The importance of landing pages

Many times companies see landing pages as little more than an extra page on their website tailored for a certain product or promotion.  They know that if done correctly they can be effective, but rarely do people stop to think about why they’re so powerful.

First and foremost a properly designed landing page is a great opportunity to get your consumer into your “kill sack.”  Forgive the old army jargon, but as a former Cavalry officer, I learned the importance of channeling the enemy into an area that the defense selected by using natural and man-made obstacles.  By doing so, the defense can decide what their avenues of escape and where the location of the battle.  The primary avenues for escape are the ones that the defense should have thought about and taken action to  prevent leakages.

A landing page can operate in much the same manner.  Some of the most effective landing pages are actually pretty spartan when it comes to interactivity and options for the consumer.  The idea being that you can create a page where the ONLY options for a consumer are what you want them to do.  If you want them to fill out a form for information, you can make a simple but powerful page where that is the only thing they can do (or go back).  No links to home, no links to other topics – just do what it wants, or leave.

Some might worry that such a page discourages engagement with the website.  Which is true.  It’s why you would only build such a page if you had a specific action/conversion that you wanted your consumer to take – and you build the landing page in such a way that makes that action the easiest/only action to take.  It’s not something you would make if you wanted to encourage users to dive in and explore the depths of your website.  Remember that your landing page should smell like you’re keywords, in other words, you paid for that traffic by signaling a specific message for a specific keyword.  {insert omniture whitepaper link here}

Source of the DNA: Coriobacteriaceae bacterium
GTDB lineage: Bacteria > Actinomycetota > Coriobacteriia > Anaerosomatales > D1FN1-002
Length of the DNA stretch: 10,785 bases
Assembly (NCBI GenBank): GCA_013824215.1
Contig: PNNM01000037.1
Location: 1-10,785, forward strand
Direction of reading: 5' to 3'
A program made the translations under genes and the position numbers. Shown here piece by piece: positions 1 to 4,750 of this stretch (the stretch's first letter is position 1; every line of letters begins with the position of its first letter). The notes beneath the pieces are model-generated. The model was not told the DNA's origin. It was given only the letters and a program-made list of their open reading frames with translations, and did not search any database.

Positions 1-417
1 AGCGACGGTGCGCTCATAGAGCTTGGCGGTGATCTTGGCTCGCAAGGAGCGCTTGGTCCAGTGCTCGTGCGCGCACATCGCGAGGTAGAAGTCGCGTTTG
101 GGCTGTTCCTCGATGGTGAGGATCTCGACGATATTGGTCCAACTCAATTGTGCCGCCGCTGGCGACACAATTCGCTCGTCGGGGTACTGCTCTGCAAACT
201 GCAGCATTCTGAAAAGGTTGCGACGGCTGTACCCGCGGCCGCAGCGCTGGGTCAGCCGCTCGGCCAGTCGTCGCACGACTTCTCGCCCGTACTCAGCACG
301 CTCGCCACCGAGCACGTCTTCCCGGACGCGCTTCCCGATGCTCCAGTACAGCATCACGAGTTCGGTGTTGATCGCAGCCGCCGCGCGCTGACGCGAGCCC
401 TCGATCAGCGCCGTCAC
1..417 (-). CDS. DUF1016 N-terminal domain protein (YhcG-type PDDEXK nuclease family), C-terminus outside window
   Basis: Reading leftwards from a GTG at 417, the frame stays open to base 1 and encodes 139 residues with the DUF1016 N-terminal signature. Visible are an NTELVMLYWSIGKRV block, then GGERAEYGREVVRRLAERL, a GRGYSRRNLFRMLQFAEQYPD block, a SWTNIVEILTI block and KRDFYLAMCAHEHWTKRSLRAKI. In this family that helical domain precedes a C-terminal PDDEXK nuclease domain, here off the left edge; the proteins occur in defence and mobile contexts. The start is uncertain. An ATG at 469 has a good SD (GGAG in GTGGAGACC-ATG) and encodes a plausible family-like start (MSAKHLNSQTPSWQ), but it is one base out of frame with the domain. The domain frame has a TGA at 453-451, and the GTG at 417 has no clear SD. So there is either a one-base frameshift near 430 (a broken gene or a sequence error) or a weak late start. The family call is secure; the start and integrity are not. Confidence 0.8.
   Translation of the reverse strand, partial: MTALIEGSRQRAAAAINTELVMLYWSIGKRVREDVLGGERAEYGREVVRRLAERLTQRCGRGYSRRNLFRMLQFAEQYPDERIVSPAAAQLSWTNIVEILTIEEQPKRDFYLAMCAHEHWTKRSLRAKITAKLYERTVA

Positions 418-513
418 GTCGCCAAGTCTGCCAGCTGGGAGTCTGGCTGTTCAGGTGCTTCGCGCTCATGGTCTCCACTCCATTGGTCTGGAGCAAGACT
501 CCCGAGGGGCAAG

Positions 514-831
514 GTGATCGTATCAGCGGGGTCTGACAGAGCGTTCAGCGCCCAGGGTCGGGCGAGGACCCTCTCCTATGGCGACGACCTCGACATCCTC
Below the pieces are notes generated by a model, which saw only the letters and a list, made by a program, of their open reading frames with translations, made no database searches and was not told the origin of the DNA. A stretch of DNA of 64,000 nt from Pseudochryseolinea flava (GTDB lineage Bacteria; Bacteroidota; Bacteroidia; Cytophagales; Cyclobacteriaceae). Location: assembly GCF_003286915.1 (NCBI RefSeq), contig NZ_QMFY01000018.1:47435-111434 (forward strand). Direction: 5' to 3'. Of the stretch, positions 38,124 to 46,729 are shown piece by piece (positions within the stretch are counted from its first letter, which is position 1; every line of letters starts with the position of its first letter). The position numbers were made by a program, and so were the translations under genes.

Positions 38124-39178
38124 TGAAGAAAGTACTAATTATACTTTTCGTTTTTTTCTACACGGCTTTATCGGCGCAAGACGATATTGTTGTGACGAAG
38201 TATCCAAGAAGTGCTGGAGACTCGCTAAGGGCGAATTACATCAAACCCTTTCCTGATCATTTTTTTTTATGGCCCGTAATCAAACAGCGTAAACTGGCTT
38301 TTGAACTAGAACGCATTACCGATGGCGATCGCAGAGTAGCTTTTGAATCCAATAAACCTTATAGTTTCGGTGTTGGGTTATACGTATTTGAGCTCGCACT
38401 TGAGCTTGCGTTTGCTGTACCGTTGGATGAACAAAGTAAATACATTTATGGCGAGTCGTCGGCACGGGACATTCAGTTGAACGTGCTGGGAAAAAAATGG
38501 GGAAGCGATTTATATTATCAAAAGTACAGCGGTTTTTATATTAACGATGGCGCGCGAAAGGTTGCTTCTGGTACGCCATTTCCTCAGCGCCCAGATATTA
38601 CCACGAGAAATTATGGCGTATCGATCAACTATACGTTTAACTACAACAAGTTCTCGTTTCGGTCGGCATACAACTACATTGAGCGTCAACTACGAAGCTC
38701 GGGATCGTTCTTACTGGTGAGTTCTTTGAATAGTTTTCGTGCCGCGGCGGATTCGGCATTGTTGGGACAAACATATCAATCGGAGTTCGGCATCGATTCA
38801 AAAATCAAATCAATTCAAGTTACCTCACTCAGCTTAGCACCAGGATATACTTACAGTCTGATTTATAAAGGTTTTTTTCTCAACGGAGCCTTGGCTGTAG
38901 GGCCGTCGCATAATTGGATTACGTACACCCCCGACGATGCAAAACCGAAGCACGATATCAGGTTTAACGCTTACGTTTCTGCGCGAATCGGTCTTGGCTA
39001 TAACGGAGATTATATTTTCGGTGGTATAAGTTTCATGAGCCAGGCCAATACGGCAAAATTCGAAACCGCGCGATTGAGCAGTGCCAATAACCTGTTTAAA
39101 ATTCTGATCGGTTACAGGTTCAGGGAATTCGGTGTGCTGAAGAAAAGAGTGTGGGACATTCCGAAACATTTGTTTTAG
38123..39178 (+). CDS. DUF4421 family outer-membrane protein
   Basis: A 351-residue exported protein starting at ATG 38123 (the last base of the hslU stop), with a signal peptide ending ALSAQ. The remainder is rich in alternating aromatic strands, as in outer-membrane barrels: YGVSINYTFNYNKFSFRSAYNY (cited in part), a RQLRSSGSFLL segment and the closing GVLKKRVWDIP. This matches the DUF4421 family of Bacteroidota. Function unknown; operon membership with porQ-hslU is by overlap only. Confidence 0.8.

Studies have repeatedly shown that removing options from a user can actually be extraordinarily helpful in getting them to take desired actions.  A rich and easily navigable website is always the goal, however it comes with the downside of allowing users to get lost in the website in a manner that does not necessarily contribute to a conversion.  What landing pages do is stand aside of your main webpage, so that you can still offer a rich open website, while still optimizing for conversions in areas like your PPC campaign.  Use Pay Per Click like reconnaissance, learn quickly, and take those learnings back into the larger website.

In the end every business and every site is going to have different needs, so landing pages may not be the right thing for everyone as far as conversions are concerned.  However they still can serve a great purpose as a sandbox for new ideas.  A landing page with a new checkout process, logo, promotion, etc. can always be a great place to test ideas before launching them on your main website.  Even if specific conversions are not what your website is looking for, working with landing pages is always a good idea if only for the fact that they are a place for continued learning.

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